The newly remodeled Scottsboro Boys Museum will host a public event on Wednesday, November 9, at 1:00 pm to celebrate its official reopening. The museum closed in 2020 at the beginning of the Covid pandemic, then stayed shut for over two years due to the extensive redesign and the untimely death of its executive director, Shelia Washington. The Mountain Lakes Chamber of Commerce will prepare the ribbon cutting ceremony. Admission to the museum will be free for the day.
The Scottsboro Boys Museum tells the story of nine young Blacks who were falsely accused of raping two white women aboard a freight train they had hopped during the Depression. They were tried and sentenced to death in Scottsboro in April 1931. Although the U.S. Supreme Court twice overturned their guilty verdicts, the state continued to reindict. In all, the nine spent a total of 102 years in prison.
The museum is housed in the historic Joyce Chapel and tells the complex story of how nine young African Americans became a symbol for economic and racial oppression and an international phenomenon. Cities across the globe held protest rallies demanding Alabama to “Free the Scottsboro Boys.” Luminaries such as Albert Einstein, James Cagney, and Sherwood Anderson were only a few of hundreds of well-known individuals who signed petitions or wrote letters urging the state to release the prisoners. Museum designer and interim director Thomas Reidy states that, “by the mid-1930s the case had grown tentacles that would reach every corner of the globe.”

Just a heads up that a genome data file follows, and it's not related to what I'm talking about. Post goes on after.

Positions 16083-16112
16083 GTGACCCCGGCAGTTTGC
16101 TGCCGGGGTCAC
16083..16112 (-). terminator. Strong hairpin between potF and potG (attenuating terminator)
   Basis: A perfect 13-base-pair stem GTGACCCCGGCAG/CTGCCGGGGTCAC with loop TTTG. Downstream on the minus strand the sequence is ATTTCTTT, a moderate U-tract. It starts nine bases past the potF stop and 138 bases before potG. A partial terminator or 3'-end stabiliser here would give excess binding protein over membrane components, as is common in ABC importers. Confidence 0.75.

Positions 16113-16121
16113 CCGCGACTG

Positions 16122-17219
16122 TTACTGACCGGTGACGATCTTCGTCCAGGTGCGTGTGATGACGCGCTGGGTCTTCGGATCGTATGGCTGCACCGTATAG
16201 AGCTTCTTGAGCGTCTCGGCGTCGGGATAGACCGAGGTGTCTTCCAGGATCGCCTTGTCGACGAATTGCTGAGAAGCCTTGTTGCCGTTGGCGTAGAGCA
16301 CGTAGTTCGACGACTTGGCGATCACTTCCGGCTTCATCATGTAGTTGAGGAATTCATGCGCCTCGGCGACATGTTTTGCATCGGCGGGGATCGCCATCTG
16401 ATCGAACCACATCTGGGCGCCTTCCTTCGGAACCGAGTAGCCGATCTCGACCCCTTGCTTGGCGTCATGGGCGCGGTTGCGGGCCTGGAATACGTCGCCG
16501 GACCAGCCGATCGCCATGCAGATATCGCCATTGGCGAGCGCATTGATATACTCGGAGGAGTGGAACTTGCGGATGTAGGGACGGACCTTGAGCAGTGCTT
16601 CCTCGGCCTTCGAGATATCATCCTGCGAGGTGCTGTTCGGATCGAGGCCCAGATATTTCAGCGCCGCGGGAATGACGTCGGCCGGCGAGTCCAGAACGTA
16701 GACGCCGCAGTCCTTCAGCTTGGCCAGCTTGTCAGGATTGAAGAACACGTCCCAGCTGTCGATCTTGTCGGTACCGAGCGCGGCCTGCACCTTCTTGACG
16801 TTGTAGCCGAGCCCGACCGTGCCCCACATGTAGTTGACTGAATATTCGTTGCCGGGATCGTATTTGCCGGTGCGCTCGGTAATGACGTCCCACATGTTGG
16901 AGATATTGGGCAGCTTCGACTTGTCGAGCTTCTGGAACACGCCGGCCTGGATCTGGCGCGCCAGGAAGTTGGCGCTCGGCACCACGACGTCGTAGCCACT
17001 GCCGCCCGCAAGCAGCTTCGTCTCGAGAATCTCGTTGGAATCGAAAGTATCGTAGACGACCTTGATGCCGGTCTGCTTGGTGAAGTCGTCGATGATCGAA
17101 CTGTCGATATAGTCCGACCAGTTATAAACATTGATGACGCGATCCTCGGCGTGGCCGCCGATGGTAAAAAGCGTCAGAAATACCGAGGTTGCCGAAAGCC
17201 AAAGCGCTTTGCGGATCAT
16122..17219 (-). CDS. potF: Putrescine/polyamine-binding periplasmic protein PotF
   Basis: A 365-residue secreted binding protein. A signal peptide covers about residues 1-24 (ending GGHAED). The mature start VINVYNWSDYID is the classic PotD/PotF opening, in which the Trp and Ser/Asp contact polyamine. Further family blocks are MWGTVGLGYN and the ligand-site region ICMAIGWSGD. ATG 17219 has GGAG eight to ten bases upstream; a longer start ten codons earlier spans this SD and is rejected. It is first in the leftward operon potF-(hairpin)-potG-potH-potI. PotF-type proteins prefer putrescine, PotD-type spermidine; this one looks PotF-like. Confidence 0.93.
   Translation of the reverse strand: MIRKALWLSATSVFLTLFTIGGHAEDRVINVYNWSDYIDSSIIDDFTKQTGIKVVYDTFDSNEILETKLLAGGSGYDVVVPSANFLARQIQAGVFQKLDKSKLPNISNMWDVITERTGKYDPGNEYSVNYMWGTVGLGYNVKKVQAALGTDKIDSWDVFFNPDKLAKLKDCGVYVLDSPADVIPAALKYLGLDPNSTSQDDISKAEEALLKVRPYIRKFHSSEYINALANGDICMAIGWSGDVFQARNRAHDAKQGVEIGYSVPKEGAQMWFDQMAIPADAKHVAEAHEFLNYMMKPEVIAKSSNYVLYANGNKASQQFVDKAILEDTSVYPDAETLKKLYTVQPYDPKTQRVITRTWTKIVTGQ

There was a vibrant cultural response, as well. Poet Langston Hughes wrote four poems and a one-act play about Scottsboro that sold thousands of copies here and abroad. Lithographs, paintings, and cartoons featuring the trials proliferated throughout the decade. Lead Belly and others produced music about the prisoners that played across the country. To some degree, the case inspired Alabama-born Nelle Harper Lee’s Pulitzer Prize winning novel To Kill a Mockingbird. In 2010, “Scottsboro Boys, The Musical,” was nominated for ten Tony Awards.
View The Scottsboro Boys Museum: https://www.youtube.com/watch?v=06hH0hxyoZ8